19.Aylward, LL, Hays, SM, Smolders, R, et al. (2014) Sources of variability in biomarker concentrations. J Toxicol Environ Health B Crit Rev 17, 4561.
20.Barr, DB, Wilder, LC, Caudill, SP, et al. (2005) Urinary creatinine concentrations in the U.S. population: implications for urinary biologic monitoring measurements. Environ Health Perspect 113, 192200.
21.Gargas, ML, Norton, RL, Paustenbach, DJ, et al. (1994) Urinary excretion of chromium by humans following ingestion of chromium picolinate. Implications for biomonitoring. Drug Metab Dispos 22, 522529.
22.Paglia, G, Miedico, O, Tarallo, M, et al. (2016) Evaluation of seasonal variability of toxic and essential elements in urine analyzed by inductively coupled plasma mass spectrometry. Expo Health 9, 7988.
23.Wang, YX, Zeng, Q, Wang, L, et al. (2014) Temporal variability in urinary levels of drinking water disinfection byproducts dichloroacetic acid and trichloroacetic acid among men. Environ Res 135, 126132.
24.Gibson, RS, Gibson, IL & Kitching, J (1985) A study of inter- and intrasubject variability in seven-day weighed dietary intakes with particular emphasis on trace elements. Biol Trace Elem Res 8, 7991.
25.Feng, W, He, X, Chen, M, et al. (2015) Urinary metals and heart rate variability: a cross-sectional study of urban adults in Wuhan, China. Environ Health Perspect 123, 217222.
26.Wan, ZZ, Chen, HG, Lu, WQ, et al. (2019) Metal/metalloid levels in urine and seminal plasma in relation to computer-aided sperm analysis motion parameters. Chemosphere 214, 791800.
27.Wang, YX, Sun, Y, Huang, Z, et al. (2016) Associations of urinary metal levels with serum hormones, spermatozoa apoptosis and sperm DNA damage in a Chinese population. Environ Int 94, 177188.
28.Kim, K, Steuerwald, AJ, Parsons, PJ, et al. (2011) Biomonitoring for exposure to multiple trace elements via analysis of urine from participants in the Study of Metals and Assisted Reproductive Technologies (SMART). J Environ Monit 13, 24132419.
29.Akerstrom, M, Sallsten, G, Lundh, T, et al. (2013) Associations between urinary excretion of cadmium and proteins in a nonsmoking population: renal toxicity or normal physiology? Environ Health Perspect 121, 187191.
30.Preau, JL Jr., Wong, LY, Silva, MJ, et al. (2010) Variability over 1 week in the urinary concentrations of metabolites of diethyl phthalate and di(2-ethylhexyl) phthalate among eight adults: an observational study. Environ Health Perspect 118, 17481754.
31.Rosner, B (2000) Multisample inference. In Fundamentals of Biostatistics, 5th ed., pp. 511576. Pacific Grove, CA: Duxbury Press.
32.Nakagawa, S & Schielzeth, H (2013) A general and simple method for obtaining R 2 from generalized linear mixed-effects models. Methods Ecolo Evol 4, 133142.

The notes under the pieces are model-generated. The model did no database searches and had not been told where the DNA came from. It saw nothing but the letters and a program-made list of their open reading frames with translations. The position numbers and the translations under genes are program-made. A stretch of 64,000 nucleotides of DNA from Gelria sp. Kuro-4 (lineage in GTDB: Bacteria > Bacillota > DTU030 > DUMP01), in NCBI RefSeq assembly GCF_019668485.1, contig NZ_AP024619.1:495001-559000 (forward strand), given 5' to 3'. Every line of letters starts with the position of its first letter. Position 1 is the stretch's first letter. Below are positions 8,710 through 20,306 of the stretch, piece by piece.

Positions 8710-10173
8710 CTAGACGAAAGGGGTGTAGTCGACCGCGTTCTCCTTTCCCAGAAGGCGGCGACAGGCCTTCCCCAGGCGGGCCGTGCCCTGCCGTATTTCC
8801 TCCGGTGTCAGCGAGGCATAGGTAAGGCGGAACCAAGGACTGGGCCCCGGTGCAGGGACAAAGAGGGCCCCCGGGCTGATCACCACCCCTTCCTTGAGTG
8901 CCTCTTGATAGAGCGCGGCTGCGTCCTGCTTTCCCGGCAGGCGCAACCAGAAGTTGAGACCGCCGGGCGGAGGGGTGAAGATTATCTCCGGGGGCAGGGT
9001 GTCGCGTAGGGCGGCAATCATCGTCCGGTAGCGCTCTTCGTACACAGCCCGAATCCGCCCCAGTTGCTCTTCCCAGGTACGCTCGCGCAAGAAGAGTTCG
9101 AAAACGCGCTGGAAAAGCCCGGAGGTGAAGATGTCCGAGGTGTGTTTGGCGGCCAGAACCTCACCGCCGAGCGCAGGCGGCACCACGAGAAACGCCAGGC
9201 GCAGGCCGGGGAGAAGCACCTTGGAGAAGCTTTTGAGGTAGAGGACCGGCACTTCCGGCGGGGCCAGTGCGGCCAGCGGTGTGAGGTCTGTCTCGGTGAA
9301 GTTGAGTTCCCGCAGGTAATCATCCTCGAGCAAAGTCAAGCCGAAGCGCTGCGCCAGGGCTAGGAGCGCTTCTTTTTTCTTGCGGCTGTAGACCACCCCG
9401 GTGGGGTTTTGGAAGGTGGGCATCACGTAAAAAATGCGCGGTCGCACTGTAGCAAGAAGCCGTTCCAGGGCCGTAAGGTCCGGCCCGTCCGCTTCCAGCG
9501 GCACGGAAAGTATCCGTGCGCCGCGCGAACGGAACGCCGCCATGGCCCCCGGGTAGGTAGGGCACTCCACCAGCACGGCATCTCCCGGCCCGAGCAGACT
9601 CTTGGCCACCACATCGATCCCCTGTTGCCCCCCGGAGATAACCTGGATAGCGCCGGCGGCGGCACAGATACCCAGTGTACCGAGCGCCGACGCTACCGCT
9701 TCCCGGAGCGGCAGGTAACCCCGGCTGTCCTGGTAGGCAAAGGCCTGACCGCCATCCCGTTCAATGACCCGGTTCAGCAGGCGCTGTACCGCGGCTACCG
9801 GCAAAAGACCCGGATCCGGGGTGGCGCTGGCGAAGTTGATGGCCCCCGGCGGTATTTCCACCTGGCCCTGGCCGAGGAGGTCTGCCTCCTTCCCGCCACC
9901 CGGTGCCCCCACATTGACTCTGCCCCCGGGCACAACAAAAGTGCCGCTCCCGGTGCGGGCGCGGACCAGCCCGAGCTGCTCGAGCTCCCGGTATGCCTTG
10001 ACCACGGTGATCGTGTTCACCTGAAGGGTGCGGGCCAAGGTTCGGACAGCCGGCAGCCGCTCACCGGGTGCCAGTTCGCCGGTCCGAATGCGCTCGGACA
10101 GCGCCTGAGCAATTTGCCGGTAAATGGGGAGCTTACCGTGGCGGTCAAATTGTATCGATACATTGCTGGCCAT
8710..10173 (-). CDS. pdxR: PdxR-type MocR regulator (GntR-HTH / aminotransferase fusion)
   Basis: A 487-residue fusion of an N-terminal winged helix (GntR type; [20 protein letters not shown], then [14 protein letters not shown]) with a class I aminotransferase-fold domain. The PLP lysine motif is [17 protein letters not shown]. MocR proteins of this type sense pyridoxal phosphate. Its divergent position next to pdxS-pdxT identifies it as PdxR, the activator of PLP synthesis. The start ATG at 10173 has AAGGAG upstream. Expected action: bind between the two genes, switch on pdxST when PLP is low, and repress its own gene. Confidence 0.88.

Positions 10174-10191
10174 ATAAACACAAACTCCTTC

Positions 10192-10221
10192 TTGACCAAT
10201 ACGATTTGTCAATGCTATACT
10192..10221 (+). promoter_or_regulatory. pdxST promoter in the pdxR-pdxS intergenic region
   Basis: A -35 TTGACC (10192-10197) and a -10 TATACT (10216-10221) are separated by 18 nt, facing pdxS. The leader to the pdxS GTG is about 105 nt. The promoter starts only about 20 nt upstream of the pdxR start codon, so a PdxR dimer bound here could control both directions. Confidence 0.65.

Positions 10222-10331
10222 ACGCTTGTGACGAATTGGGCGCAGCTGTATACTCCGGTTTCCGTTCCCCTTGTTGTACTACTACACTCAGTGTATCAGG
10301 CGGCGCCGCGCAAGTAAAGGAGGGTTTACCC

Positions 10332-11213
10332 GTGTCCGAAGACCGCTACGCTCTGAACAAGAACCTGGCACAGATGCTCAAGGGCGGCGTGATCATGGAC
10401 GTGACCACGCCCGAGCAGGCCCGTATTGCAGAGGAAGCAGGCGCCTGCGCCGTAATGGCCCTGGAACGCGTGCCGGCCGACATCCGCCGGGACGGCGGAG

33.Bradman, A, Kogut, K, Eisen, EA, et al. (2013) Variability of organophosphorous pesticide metabolite levels in spot and 24-hr urine samples collected from young children during 1 week. Environ Health Perspect 121, 118124.
34.Zou, GY (2012) Sample size formulas for estimating intraclass correlation coefficients with precision and assurance. Stat Med 31, 39723981.
35.Sengupta, P (2013) Environmental and occupational exposure of metals and their role in male reproductive functions. Drug Chem Toxicol 36, 353368.
36.Solomons, NW (1982) Biological availability of zinc in humans. Am J Clin Nutr 35, 10481075.
37.De Roost, E, Funck, E, Spernol, A, et al. (1972) The decay of 65Zn. Z Physik 250, 395412.
38.Chasapis, CT, Loutsidou, AC, Spiliopoulou, CA, et al. (2012) Zinc and human health: an update. Arch Toxicol 86, 521534.
39.Paustenbach, D, Panko, J, Fredrick, M, et al. (1997) Urinary chromium as a biological marker of environmental exposure: what are the limitations? Regul Toxicol Pharmacol 26, S23–S34.
40.Roels, H, Lauwerys, R, Genet, P, et al. (1987) Relationship between external and internal parameters of exposure to manganese in workers from a manganese oxide and salt producing plant. Am J Ind Med 11, 297305.
41.Friberg, L & Elinder, CG (1993) Biological monitoring of toxic metals. Scand J Work Environ Health 19, Suppl. 1, 713.
42.US Environmental Protection Agency (2014) Code of federal regulations: priority pollutants list. 2014. https://www.gpo.gov/fdsys/pkg/CFR-2014-title40-vol29/xml/CFR-2014-title40-vol29-part423-appA.xml (accessed November 2018).
43.Kissel, JC, Curl, CL, Kedan, G, et al. (2005) Comparison of organophosphorus pesticide metabolite levels in single and multiple daily urine samples collected from preschool children in Washington state. J Expo Anal Environ Epidemiol 15, 164171.
44.Heitland, P & Koster, HD (2006) Biomonitoring of 30 trace elements in urine of children and adults by ICP-MS. Clin Chim Acta 365, 310318.

Keywords

Type Description Title
WORD
Supplementary materials

Chen et al. supplementary material
Chen et al. supplementary material 1

 Word (730 KB)
730 KB
WORD
Supplementary materials

Chen et al. supplementary material
Chen et al. supplementary material 2

 Word (732 KB)
732 KB

Metrics

Full text views

Total number of HTML views: 0
Total number of PDF views: 0 *
Loading metrics...

Abstract views

Total abstract views: 0 *
Loading metrics...

* Views captured on Cambridge Core between <date>. This data will be updated every 24 hours.

Usage data cannot currently be displayed